- Annual Inflation up from 1.36% in December to 1.40% in January.
- CPI Index rose slightly from 260.474 in December to 261.582 in January.
- Monthly Inflation for December was 0.09%, January was 0.43%.
- Next release March 10th
Annual inflation for the 12 months ending in January was 1.40%
The CPI index itself was up from 260.474 in December to 261.582 in January. Resulting in a monthly inflation rate of 0.43%.
Annual inflation for the 12 months ending in December was 1.36%, the 12 months ending in January was 1.40%.
Since the BLS rounds their numbers they report both as 1.4%.
Setting the Stage for Inflation
Due to the Corona Virus, March and April 2020 were -0.22% and -0.67% respectively, resulting in a massive disinflationary environment. When these numbers fall out of the Annual inflation equation in 2021 we can expect a massive jump in the annual inflation rate. If for instance March 2021 comes in at 0.28% that would take the annual inflation rate up to 1.9% (without any rise in February). If however, March is a more normal 0.5% we could see inflation well over 2% in March. And April could easily see inflation jump another 1%. Even if we see Zero monthly inflation in March and April 2021 the Annual inflation rate will jump up 0.89% (almost 1%) since those negative numbers will no longer be pulling the average down. See MIP for more information.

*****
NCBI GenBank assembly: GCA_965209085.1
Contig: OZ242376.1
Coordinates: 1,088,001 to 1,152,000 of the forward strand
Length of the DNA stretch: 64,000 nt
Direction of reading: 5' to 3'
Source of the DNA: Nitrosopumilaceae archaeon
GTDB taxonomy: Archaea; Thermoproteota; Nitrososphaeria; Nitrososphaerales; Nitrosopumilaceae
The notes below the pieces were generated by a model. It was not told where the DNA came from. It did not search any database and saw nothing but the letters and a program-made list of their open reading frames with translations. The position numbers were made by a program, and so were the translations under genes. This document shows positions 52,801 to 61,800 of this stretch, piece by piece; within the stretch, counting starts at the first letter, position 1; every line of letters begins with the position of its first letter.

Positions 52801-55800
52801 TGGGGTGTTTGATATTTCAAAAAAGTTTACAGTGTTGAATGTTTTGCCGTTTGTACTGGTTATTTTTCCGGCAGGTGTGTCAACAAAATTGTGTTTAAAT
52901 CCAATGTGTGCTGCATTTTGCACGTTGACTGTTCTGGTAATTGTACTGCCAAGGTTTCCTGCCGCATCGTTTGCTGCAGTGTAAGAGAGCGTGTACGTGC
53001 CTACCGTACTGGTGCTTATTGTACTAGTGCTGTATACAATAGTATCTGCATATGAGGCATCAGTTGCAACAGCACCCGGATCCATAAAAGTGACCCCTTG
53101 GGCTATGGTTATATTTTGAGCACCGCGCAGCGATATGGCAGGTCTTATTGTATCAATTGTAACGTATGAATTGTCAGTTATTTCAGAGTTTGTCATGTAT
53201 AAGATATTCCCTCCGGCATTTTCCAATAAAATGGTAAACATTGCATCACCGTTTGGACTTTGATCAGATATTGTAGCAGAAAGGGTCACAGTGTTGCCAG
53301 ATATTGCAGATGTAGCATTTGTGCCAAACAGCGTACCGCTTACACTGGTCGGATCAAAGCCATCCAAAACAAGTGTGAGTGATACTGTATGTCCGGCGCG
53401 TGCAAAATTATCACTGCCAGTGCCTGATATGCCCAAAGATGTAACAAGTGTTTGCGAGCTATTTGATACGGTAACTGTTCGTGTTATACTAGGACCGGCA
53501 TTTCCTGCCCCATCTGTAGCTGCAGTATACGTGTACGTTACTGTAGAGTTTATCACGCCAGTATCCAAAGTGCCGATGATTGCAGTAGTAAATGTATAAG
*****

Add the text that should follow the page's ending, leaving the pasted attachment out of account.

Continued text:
BLS Commissioner’s Inflation Report:
“The Consumer Price Index for All Urban Consumers (CPI-U) increased 0.3 percent in January on a seasonally adjusted basis, the U.S. Bureau of Labor Statistics reported today. Over the last 12 months, the all items index increased 1.4 percent before seasonal adjustment. The gasoline index continued to increase, rising 7.4 percent in January and accounting for most of the seasonally adjusted increase in the all items index. Although the indexes for electricity and natural gas declined, the energy index rose 3.5 percent over the month. The food index rose slightly in January, increasing 0.1 percent as an advance in the index for food away from home more than offset a decline in the index for food at home. “
When we measure it to two decimals (on a non-adjusted basis) monthly inflation was 0.43% in January and annual inflation was 1.40%. Key components are the increase in Food prices which increased 3.8% over the last year (much higher than the average of all items). Used cars increased 10% the major factor that held prices down was Energy but that has been ticking up in the last couple of months. For more information see the price changes in various components of the Consumer Price Index over the last 20 years.
Seasonally Adjusted Inflation Components Table